In a compelling development, the Centre has decided to put on hold its order requiring NDTV India to go off the air for one day on November 9 as a penalty for allegedly revealing strategically sensitive information during its broadcast of the terror attack on the Pathankot airbase in January. Despite its decision, Information and Broadcasting Minister Venkaiah Naidu defended the government’s decision and dismissed criticism that the government was trying to silence those who were critical of it. It seems apparent that the Centre’s decision to review the ban came as the channel moved the apex court against the order. The court has deferred the hearing of a case challenging the government’s one-day ban to December 5. A three-judge bench argued that the Ministry of Information and Broadcasting is still in the process of reviewing its ban order and the court’s interference at this stage would be unnecessary. As per the ban order, the Hindi news channel had violated Rule 6(1) (p) of the Programme Code of the Cable TV Network Rules, 1994. Rule 6(1) (p) states: “No programme should be carried in the cable service which contains live coverage of any anti-terrorist operation by security forces, wherein media coverage shall be restricted to a periodic briefing by an officer designated by the appropriate Government, till such operation concludes.” Going by the language of this particular provision, plain reporting about anti-terror operations is not live coverage. Former Supreme Court judge, Justice (Retd) Markandey Katju, believes that there was no “live coverage”, akin to how news channels covered security operations during the 26/11 terror attack. Thus, Katju believes that the one-day ban is “illegal”. Going by the evidence available, the government’s case against the Hindi news channel seems weak.
If the Centre decided to act against NDTV for revealing “sensitive information”, a similar ban notice should have been served to other news channels, including the government’s favourite India TV, headed by Rajat Sharma (he was awarded the Padma Bhushan last year). Reports indicate the “sensitive information” that NDTV India released was already out in the public domain. “Details of the strategic assets at the airbase had appeared in reports carried by newspapers before the broadcast on NDTV,” according to The Hoot, a leading media watchdog. While NDTV stands accused of “leaking sensitive strategic information”, other news channels seem to have carried “responsible reports” based on “periodic briefing by an officer designated by the appropriate Government”. Of course, this is patently false. Besides the odd government crony, broad sections of the media defended the channel and lashed out at the government for stifling free speech and expression. But going by Naidu’s reaction, the government seems to believe that its decision has the backing of the larger public. Even if the Centre has hypothetically received the public’s support, its decision still falls short on various counts. “When rulers see that decisions undermining fundamental rights receive no adverse reactions from the public, there was always the danger of such actions becoming the new normal,” according to an editorial on Scroll.in. However, the controversy surrounding the government’s ban order has also exposed the selective outrage and myopia of the Indian liberal intelligentsia. Journalists outside Delhi and Mumbai are consistently subject to censorship and attacks against freedom of speech. No one in media came out to defend the Kashmir Reader when it was forced out of print on October 2 by the J&K government on trumped up charges of inciting violence – when it was reporting what other news organisations were doing. Similarly, in Chhattisgarh, Bihar, and Uttar Pradesh, journalists are constantly under attack by the local administration. If observers had genuinely cared about press freedom, they would have spoken out against arbitrary acts of press censorship against journalists outside the national capital.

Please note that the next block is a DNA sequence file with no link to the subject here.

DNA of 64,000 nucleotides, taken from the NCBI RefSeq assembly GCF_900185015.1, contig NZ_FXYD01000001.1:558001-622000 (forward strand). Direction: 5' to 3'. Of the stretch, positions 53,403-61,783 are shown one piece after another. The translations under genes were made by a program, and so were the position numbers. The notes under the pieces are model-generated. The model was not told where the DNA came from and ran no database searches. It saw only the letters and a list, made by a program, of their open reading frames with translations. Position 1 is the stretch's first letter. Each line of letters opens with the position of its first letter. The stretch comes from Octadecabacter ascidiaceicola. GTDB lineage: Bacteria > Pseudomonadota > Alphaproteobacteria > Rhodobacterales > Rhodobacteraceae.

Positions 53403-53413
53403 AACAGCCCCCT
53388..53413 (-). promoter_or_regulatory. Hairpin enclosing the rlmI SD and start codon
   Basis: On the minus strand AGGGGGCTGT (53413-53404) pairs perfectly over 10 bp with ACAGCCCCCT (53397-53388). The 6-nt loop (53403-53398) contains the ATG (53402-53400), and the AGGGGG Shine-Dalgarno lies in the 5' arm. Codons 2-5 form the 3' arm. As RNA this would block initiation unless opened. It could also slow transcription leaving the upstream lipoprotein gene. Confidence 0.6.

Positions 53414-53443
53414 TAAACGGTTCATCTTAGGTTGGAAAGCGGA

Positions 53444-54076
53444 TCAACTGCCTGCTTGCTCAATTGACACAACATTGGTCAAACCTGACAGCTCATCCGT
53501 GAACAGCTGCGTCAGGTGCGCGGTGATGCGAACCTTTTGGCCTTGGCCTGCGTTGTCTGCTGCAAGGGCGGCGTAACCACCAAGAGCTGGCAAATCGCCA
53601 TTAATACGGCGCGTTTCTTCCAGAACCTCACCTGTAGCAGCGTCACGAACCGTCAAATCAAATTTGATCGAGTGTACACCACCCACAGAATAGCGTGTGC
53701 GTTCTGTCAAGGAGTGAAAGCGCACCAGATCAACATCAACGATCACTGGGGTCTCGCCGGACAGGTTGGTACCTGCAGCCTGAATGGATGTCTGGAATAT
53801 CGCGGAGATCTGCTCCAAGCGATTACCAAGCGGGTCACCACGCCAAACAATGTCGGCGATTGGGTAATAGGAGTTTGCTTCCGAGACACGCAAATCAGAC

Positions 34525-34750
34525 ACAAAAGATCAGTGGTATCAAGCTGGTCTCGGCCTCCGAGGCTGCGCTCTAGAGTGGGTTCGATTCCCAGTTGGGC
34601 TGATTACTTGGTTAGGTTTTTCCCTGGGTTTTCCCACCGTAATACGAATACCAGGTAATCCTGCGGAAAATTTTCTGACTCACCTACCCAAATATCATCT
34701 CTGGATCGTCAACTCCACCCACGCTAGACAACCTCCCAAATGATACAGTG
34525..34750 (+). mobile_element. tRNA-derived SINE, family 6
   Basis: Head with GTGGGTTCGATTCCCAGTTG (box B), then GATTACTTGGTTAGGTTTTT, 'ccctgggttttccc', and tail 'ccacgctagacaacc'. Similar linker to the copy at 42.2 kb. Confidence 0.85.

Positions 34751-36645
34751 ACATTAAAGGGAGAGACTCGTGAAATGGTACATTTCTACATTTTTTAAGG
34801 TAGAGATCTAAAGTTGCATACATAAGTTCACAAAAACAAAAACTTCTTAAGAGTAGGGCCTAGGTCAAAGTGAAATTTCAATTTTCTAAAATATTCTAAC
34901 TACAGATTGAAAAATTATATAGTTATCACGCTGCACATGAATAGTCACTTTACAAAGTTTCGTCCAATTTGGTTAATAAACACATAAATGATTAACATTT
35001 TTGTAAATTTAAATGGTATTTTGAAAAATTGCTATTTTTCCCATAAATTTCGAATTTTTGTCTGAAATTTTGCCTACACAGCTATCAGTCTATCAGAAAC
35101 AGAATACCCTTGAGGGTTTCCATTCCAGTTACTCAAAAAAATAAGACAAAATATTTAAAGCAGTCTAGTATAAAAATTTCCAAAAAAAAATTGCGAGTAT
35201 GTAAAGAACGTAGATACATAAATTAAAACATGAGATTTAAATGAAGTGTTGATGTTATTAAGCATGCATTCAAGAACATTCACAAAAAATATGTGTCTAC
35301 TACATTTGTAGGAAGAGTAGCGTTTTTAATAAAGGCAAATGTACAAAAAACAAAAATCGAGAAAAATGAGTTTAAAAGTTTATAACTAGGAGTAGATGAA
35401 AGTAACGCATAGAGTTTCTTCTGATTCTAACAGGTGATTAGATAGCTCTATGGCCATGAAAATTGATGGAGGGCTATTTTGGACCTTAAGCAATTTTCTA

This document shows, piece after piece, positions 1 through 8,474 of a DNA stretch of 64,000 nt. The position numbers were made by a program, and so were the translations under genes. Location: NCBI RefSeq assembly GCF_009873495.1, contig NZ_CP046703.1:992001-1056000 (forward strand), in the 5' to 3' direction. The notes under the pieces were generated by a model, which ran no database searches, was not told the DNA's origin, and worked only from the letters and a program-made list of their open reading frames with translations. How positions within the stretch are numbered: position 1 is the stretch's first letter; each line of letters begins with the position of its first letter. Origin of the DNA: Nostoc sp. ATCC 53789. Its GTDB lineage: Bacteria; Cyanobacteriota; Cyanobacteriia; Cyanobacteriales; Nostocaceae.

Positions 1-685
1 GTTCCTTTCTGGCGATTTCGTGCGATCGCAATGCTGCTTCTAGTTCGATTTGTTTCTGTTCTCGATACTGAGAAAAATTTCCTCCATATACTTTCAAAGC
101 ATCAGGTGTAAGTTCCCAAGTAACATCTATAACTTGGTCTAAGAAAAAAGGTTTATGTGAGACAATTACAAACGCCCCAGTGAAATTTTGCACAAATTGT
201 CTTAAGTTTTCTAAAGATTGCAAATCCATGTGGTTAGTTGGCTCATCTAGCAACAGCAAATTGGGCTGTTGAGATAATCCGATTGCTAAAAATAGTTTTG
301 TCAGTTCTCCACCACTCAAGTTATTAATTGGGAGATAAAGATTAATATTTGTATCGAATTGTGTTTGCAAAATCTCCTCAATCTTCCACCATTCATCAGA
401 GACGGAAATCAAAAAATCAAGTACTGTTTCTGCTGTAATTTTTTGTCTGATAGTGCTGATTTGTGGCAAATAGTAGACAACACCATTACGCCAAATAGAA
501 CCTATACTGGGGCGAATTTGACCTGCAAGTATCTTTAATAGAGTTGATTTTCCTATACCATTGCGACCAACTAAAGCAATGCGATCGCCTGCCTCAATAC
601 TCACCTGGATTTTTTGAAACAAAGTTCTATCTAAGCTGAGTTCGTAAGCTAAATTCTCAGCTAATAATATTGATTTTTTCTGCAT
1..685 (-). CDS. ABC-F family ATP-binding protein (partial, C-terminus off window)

In the midst of taking sides in the recent controversy, a critical discussion has been lost on the question of media regulation. It is an honest conversation the media must have with the government. Within most mature democracies, the broadcast media is often regulated by an independent body, and not by the government. In India, however, the media cries wolf towards any attempt at regulation, while successive governments always overstep their mark. “In a mature democracy a broadcast regulatory body is guaranteed its independence explicitly by law and sometimes also in the constitution,” says The Hoot in a recent editorial. Attempts have been made to recommend an independent regulator, in particular by the apex court. But neither the media nor the government has ever acted on these recommendations. Over the years, neither side has agreed on a legislation that would introduce statutory broadcast regulation for content. The self-regulatory mechanism set up by the News Broadcasters Association (NBA) is a joke. “If you had a statutory regulator the government would not have had the mandate to intervene,” The Hoot editorial goes on to add. “There should be, in a regulated media environment, at least a statutory complaints body empowered to take complaints from viewers and hand out decisions.” Unless both sides can work and agree on legislation to regulate content and Parliament pushes for an independent statutory media regulator, the press will remain subject to excessive governmental overreach.